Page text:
Figure 2-9 In a simple lens, higher-frequency light (i.e., blue) is refracted to a lesser degree than lower-frequency light (red). In the case of human vision, this results in the blue components of an image being focused effectively “behind” the red components, leading to a false sense of depth induced by color (chromostereopsis). This also makes it very tiring to look at images containing areas of bright red and blue in close proximity, as the eye have a very difficult time focusing!

With the simple lens of the eye, this sort of chromatic aberration results in images of different color being focused slightly differently. Pure fields of any given color can be brought into proper focus, through the adaptive action of the lens, but if objects of very different colors are seen in close proximity, a problem arises. The problem is at its worst, of course, with colors at the extremes of the visual spectrum – blue and red. If bright examples of both colors are seen together, the eye cannot focus correctly on both; the blue image focuses “behind” the red, as seen in Figure 2-9. Besides being a source of visual strain (as the eye/brain system attempts to resolve the conflict in focus), this also creates a false sense of depth. The blue object(s) are seen as behind the red, through chromostereopsis (the perception of depth resulting solely from color differences rather than actual differences in the physical distance between objects). Due to these problems, the use of such colors in close proximity – bright red text on a blue background, for instance – is to be avoided.

Stereopsis

Besides the false sense of visual depth mentioned above, human beings are, of course, very capable of seeing true depth – we have “three-dimensional,” or stereoscopic vision. By this we mean that human beings can get a sense of the distance to various objects, and their relative relationships in terms of distance to the viewer, simply by looking at them. This ability comes primarily (but not exclusively!) from the fact that we have two eyes which act together, seeing in very nearly the same direction at all times, and a visual system in the brain which is capable of synthesizing depth information from these two “flat”, or twodimensional, views of the world. In nature, stereo vision is most often found in creatures which are at least part-time hunters, and so need the ability to accurately judge the distance to prey (to leap the right distance, or to aim a spear, etc.). Most animal species which possess a sense of sight have two eyes (or at least two primary eyes), but relatively few have them properly located and working in concert so as to support stereo vision.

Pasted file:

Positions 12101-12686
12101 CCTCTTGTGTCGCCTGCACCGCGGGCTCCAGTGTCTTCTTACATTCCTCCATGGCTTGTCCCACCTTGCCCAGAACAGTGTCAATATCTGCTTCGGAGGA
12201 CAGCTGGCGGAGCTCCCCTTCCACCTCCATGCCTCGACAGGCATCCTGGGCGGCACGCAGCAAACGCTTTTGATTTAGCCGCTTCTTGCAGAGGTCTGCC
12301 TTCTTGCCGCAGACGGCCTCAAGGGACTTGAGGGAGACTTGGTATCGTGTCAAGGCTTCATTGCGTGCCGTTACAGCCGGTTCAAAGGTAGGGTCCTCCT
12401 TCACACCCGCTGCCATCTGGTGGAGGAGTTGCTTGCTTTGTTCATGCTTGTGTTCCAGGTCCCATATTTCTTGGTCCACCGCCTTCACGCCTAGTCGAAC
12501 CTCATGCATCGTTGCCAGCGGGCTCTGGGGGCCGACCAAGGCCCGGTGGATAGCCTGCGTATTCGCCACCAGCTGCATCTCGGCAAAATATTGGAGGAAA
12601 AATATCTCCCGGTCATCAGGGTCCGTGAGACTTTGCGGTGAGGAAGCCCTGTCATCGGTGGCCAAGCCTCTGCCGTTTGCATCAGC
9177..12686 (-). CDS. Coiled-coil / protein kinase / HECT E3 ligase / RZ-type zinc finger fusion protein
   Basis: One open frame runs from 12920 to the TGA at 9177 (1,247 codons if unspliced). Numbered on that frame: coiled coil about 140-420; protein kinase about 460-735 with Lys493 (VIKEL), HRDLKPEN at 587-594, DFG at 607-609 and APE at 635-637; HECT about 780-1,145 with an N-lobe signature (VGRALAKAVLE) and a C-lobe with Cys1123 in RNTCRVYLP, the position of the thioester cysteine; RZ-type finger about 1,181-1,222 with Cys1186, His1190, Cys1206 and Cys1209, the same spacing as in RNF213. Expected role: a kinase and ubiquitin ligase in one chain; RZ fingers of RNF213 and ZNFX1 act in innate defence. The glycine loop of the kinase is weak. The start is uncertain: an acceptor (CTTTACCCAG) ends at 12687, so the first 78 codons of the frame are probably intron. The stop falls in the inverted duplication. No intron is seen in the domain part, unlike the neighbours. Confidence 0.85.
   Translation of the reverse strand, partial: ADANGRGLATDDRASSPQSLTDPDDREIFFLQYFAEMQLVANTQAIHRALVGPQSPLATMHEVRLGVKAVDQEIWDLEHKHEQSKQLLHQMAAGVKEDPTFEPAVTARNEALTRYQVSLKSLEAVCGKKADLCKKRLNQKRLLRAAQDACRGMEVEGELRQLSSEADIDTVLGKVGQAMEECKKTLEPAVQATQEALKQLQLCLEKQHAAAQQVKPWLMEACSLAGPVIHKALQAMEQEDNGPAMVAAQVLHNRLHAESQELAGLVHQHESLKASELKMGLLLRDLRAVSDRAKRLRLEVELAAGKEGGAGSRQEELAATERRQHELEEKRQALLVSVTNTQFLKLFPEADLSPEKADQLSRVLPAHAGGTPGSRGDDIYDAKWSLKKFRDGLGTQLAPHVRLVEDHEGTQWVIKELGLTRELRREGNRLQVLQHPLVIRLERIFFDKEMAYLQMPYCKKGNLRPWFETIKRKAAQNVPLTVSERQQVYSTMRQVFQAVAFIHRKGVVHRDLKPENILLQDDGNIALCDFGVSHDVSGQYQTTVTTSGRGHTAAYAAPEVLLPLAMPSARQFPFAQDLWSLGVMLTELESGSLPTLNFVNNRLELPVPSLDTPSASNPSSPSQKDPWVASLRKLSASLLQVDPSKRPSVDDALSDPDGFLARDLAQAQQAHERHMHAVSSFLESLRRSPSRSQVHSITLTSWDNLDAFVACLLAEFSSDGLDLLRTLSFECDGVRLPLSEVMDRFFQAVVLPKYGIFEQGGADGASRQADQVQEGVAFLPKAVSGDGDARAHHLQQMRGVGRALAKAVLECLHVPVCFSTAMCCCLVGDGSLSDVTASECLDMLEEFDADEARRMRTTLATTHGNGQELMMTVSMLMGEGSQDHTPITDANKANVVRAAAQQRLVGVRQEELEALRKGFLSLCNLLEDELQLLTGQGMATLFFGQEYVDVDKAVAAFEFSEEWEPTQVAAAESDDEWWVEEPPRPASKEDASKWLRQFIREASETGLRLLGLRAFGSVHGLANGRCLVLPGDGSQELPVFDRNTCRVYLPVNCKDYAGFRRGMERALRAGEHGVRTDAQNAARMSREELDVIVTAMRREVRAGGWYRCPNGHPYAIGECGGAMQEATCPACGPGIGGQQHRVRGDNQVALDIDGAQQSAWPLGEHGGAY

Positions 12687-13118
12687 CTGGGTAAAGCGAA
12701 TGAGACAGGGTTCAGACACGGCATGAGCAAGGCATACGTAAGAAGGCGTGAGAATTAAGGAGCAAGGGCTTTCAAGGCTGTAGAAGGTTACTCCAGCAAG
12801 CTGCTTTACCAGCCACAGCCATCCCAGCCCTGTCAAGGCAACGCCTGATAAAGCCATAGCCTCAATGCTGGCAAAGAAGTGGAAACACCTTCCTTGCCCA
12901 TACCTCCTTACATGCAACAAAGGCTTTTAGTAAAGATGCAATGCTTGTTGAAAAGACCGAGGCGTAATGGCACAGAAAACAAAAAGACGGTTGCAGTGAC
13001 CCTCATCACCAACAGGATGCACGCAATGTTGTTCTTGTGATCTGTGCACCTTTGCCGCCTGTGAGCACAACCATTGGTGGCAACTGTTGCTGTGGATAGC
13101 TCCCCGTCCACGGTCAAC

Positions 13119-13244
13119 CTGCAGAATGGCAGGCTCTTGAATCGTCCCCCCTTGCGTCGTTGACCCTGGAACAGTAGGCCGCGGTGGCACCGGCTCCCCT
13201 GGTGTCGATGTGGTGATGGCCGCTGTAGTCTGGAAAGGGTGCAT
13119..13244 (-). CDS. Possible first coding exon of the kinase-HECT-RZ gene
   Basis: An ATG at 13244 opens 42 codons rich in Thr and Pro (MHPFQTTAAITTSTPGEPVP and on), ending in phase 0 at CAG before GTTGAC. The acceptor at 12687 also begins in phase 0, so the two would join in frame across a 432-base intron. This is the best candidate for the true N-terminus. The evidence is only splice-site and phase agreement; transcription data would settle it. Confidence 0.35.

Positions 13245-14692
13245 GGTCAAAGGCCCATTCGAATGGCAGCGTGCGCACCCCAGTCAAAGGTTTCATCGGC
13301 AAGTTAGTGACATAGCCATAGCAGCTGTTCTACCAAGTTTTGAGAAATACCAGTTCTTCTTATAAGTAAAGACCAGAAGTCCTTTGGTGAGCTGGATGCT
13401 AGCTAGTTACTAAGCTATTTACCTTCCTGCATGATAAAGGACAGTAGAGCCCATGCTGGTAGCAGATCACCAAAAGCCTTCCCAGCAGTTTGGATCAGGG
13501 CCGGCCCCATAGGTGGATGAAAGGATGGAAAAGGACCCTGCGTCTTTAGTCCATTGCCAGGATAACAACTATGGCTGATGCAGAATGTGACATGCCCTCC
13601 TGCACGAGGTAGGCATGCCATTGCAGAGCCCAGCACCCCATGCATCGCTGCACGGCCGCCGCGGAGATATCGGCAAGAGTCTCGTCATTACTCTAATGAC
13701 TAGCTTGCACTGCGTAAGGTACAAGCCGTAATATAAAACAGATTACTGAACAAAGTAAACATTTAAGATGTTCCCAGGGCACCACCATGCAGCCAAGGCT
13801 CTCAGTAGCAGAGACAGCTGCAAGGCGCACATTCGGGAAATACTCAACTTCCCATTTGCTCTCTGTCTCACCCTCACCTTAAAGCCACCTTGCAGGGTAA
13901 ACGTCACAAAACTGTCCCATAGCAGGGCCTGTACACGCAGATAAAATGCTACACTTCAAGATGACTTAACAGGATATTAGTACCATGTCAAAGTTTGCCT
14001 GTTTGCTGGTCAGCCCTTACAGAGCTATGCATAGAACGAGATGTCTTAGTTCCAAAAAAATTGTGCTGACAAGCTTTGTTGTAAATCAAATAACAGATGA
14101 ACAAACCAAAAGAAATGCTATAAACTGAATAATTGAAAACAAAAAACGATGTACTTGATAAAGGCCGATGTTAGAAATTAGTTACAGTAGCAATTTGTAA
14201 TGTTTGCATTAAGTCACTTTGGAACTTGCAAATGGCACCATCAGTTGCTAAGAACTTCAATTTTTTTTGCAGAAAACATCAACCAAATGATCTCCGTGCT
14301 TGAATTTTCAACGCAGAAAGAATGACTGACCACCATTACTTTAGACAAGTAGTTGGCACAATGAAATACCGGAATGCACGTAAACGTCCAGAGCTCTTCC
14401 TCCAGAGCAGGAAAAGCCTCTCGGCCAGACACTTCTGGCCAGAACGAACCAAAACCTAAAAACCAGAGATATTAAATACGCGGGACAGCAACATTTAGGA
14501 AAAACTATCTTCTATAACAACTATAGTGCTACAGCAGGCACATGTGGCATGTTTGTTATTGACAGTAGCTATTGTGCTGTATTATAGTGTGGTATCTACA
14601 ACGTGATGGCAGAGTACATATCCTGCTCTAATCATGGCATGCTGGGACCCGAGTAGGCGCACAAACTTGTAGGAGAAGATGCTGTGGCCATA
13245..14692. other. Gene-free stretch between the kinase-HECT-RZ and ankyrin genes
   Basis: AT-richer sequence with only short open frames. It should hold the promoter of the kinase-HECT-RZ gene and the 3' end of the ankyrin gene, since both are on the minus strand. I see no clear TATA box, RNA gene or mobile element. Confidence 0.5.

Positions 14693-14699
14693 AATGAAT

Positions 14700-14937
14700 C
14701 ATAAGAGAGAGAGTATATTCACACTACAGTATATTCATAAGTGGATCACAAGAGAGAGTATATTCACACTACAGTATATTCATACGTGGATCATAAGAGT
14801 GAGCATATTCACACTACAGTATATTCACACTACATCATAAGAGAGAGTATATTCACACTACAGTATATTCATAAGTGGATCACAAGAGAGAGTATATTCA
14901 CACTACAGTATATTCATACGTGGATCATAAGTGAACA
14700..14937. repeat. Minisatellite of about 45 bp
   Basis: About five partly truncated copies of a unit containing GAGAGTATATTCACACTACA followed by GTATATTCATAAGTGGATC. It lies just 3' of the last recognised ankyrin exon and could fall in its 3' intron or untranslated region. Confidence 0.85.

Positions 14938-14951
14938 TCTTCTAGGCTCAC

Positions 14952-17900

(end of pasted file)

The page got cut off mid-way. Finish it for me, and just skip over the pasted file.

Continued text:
Perceiving depth visually (stereopsis, a general term covering such perception regardless of the basic process) is basically a matter of parallax. Both eyes focus on the same object, but due to the fact that they are spaced slightly apart in the head do not see it at quite the same angle. The eye/brain system notes this difference, and uses it to produce a sense of the distance to the object. This can also be used to impart a sense of depth to two-dimensional images; if each eye is presented with a “flat” view of the same scene, but the two views differ in a manner similar to that which results from the difference in viewing angle in a “real” scene, the visual system will perceive depth in the image. This is the principle underlying stereoscopic viewers or displays, which are arranged so as to present “left-eye” and “right-eye” images separately to the two eyes.